This is going to be complicated, but it’s important. If you aren’t up for this right now, get some help. Somebody needs to do these things. Whether you’ve not yet seen a psychiatrist or you’ve already seen several over the course of years you need to keep all your medical records, psychiatric and non-psychiatric, nice and organized for three very important reasons:

  • Taxes.
  • Applying for SSDI / SSI benefits, state disability or company disability benefits.
  • When you talk to your doctor it is so much easier to both prepare a script for your appointment and to answer any questions your doctor may have for you when you have your medical history all together in one place. The more complicated your history and your diagnosis or diagnoses the more difficult it is to keep it all in your head. And, like it or not, doctors don’t always believe patients about stuff. Especially mentally ill patients. You need proof that something happened to you, otherwise you stand a very good chance of getting the same damn medication that didn’t do you any damn good if you happen to switch doctors and your records haven’t caught up with you.

I’ve been there.  I’ve had doctors not believe me.  I’ve been with Mouse when doctors have not believed her about stuff, but when I would confirm that, yes, she really did have that wacky side effect or that stuff really did happen to her and she wasn’t being paranoid, then they would take her seriously.  Why?  Because there was confirmation?  Because I wasn’t coming across as crazy as she was at those times?   Some of both?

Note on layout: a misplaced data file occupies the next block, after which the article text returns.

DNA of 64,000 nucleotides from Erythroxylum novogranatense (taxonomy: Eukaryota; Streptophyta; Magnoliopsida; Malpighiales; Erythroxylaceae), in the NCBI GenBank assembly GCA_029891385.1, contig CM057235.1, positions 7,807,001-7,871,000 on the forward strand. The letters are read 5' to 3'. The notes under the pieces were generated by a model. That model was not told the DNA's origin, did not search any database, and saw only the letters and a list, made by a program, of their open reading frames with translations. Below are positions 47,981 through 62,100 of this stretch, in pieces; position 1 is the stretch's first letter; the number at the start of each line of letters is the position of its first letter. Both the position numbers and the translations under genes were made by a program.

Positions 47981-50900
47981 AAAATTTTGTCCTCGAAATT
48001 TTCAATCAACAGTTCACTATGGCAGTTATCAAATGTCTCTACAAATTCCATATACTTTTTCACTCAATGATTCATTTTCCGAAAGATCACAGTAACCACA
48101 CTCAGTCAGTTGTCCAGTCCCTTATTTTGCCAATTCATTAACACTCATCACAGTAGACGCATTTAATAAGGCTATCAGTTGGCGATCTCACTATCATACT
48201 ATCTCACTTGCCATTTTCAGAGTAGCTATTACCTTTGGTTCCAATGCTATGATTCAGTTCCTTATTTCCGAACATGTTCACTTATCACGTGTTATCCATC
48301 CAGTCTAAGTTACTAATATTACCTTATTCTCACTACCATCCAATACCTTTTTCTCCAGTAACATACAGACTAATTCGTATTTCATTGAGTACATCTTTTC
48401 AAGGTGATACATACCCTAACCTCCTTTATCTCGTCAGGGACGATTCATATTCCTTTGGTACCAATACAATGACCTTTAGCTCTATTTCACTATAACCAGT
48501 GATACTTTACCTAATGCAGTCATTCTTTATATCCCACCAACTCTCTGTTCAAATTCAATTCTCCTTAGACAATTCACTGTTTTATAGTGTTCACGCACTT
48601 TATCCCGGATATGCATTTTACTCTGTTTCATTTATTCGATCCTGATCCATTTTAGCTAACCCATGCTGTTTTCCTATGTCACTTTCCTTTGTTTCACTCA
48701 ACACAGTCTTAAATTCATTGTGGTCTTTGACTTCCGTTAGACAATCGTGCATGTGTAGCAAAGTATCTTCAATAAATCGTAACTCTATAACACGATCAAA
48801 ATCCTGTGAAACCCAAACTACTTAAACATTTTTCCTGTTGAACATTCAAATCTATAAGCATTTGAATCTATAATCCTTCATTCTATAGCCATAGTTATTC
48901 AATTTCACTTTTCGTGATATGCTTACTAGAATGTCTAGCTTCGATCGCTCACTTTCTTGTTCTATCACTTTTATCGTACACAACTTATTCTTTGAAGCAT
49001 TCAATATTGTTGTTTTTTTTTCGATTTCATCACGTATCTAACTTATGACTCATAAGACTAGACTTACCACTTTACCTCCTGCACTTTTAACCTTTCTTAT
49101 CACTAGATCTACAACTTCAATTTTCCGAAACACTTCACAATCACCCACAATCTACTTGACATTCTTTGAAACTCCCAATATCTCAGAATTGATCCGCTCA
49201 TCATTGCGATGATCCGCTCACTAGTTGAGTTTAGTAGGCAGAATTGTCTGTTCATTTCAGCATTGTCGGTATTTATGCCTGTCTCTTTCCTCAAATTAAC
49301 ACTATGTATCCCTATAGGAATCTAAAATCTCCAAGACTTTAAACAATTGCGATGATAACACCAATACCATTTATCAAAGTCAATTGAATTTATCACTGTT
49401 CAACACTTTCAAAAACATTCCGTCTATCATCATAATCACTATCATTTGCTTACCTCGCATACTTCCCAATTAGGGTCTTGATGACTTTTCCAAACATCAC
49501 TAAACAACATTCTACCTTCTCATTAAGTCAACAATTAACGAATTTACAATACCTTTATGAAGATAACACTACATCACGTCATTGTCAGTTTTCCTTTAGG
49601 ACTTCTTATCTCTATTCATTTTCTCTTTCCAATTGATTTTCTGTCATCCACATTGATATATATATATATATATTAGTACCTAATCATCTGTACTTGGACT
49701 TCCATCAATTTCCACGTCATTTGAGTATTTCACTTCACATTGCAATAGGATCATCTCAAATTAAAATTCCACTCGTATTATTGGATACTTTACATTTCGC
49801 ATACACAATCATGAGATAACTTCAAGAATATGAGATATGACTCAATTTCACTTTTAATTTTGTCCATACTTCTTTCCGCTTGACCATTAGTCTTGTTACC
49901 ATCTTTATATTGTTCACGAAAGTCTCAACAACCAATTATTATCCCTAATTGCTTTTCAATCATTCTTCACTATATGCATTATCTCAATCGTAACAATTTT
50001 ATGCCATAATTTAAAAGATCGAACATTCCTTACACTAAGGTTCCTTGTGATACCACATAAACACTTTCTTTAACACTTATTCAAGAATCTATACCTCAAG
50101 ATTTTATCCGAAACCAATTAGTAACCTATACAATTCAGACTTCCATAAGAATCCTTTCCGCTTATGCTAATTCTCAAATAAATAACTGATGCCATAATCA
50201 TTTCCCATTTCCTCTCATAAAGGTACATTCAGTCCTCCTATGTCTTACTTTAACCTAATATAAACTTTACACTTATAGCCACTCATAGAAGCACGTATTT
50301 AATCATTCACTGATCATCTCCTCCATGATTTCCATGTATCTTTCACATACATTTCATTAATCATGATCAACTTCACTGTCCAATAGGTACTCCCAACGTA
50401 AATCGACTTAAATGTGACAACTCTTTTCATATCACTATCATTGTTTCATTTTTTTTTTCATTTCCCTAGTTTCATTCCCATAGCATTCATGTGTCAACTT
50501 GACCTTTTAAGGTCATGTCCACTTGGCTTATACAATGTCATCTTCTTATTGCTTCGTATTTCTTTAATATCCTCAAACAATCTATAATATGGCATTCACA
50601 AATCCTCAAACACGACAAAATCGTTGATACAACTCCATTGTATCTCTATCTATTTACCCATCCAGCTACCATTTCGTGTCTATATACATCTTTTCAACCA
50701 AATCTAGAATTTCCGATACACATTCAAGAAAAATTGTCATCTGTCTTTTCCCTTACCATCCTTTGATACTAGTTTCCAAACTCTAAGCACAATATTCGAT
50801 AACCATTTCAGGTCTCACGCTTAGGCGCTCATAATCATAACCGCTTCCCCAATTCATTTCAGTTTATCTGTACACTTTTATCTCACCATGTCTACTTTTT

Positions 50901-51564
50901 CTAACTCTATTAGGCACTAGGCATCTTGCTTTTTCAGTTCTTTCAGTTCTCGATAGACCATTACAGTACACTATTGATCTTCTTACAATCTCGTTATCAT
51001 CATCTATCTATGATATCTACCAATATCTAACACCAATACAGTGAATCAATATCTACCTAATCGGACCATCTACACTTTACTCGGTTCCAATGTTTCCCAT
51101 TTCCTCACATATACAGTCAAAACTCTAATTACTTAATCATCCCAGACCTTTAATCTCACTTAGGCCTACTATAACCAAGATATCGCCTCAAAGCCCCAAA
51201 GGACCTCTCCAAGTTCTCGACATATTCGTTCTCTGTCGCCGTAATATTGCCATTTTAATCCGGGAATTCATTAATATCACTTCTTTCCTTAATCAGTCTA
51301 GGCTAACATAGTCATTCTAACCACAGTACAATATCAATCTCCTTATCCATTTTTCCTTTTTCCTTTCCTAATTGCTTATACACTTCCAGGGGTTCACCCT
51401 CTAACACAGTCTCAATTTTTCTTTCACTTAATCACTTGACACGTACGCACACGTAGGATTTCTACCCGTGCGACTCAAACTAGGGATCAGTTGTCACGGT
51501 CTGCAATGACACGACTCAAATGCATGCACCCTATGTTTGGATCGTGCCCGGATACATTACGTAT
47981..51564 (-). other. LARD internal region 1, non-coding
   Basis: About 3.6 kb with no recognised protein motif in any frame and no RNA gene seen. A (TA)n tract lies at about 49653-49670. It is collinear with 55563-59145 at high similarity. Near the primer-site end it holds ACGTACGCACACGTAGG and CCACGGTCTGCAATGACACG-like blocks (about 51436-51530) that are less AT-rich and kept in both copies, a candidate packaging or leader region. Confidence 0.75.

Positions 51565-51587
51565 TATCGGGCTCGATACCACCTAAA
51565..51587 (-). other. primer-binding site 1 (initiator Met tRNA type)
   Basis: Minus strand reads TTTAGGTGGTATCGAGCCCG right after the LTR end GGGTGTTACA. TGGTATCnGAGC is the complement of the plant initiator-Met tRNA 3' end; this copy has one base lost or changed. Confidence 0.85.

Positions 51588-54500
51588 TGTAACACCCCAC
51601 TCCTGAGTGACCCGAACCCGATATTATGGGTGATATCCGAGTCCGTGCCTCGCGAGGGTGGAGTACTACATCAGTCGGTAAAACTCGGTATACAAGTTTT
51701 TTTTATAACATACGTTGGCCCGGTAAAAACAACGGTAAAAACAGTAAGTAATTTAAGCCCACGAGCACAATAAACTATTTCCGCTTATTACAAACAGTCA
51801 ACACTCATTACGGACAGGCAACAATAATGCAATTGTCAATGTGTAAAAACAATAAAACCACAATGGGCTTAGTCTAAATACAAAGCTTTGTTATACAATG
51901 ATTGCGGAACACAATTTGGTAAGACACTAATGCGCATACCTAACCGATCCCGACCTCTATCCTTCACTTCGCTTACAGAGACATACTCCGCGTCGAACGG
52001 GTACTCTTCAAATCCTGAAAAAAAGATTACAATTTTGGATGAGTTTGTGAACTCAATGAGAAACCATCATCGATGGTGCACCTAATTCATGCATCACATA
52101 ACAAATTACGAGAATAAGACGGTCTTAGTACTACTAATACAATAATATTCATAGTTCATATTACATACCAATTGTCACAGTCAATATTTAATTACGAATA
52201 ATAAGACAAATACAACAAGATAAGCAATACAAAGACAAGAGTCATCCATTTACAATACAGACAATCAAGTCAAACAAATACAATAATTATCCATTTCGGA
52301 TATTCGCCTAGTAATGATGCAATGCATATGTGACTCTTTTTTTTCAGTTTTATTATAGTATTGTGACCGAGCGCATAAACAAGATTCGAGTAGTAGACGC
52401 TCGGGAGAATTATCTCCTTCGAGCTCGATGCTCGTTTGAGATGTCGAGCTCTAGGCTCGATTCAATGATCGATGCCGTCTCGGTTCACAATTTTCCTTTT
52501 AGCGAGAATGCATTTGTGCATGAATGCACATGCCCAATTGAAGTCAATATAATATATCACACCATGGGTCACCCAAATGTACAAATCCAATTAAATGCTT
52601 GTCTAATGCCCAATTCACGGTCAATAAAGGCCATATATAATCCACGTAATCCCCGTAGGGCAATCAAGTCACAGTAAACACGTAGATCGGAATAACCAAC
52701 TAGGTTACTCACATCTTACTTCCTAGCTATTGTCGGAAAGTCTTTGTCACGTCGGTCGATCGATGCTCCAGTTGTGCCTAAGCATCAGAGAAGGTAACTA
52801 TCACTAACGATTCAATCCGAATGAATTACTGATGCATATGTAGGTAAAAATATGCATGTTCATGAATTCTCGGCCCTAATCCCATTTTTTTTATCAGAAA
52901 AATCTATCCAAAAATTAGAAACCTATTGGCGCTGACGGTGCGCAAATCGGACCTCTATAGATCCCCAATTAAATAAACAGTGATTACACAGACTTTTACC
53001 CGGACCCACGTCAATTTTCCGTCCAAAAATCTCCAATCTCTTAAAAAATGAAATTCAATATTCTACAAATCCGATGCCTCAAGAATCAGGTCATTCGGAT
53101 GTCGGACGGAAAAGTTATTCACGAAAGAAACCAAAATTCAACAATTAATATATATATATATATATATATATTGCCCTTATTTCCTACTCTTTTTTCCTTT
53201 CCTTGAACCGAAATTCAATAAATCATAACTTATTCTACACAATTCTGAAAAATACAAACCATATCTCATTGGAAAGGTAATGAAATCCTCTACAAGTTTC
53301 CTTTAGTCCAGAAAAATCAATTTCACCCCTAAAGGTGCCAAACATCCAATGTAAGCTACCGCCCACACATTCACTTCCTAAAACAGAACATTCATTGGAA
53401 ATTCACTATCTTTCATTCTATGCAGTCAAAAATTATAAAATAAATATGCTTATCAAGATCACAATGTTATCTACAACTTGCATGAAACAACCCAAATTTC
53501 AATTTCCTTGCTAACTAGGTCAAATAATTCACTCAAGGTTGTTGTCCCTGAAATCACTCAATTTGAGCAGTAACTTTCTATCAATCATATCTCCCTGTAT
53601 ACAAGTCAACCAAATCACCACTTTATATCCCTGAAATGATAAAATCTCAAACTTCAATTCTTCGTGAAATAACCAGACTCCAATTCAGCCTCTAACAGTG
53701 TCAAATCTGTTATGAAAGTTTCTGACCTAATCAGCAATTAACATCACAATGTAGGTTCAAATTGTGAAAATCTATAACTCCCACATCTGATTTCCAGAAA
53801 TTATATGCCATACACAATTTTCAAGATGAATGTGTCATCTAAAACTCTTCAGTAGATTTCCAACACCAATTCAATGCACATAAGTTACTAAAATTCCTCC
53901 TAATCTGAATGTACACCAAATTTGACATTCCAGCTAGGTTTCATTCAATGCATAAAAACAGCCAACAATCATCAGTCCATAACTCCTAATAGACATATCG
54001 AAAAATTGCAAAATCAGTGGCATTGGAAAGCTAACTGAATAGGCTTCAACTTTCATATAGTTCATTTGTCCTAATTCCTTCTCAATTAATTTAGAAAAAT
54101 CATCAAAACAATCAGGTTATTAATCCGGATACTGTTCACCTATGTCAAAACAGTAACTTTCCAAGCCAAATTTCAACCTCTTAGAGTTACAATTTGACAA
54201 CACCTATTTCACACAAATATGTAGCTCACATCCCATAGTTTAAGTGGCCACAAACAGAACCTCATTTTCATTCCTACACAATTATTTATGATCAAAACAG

When you’re mentally ill you’re a shit magnet, that’s all there is to it.  People who aren’t mentally ill have a hard time wrapping their heads around that.  They just don’t get that all this crap really does happen to us.  It’s our livesand it is not just in our goddamn heads!  In her career in the health services (hah!) industry my mother for a time worked with mentally ill outpatients, and dealt with a lot of the bipolar community.  In a conversation we had she told me some of their stories and in comparing notes with the lives of the bipolar people I know the experiences she related were not all that outrageous.  “So they’re all true?” she asked.

“Maybe a tad embellished,” I replied, “because sometimes things get exaggerated in the retelling.  Everybody does that, it’s a human trait, not a bipolar one.”

“So when they say, ‘It was red’ you can be sure that it was at least pink,” she said.


“I had no idea.”

“Nobody believes us because we’re crazy.  But this stuff happens to us anyway, perhaps because we’re crazy.  Then it makes us seem even crazier.  Then we get frustrated with doctors and therapists and therapy, get the wrong meds or don’t stay med compliant, and it just piles up and really does make us crazier.”

OK, so what do we save and how do we save it for each reason? What sort of stuff should we be writing down and how? When should we get started doing this?

As for when, the answer is right now. It doesn’t matter where you are in the process of dealing with your mental illness. If you’re all freaked out and haven’t yet seen a doctor, get somebody to help you with this and start now. If you’ve been seeing plenty of doctors and are well on your way to mental health, start now anyway. Reconstruct your history as best you can, just get it organized!

Here’s what you should be saving and how you should be organizing. These are guidelines that have worked for me and Mouse. Modify to fit your own life circumstances, of course, but we think they’re pretty good tips.

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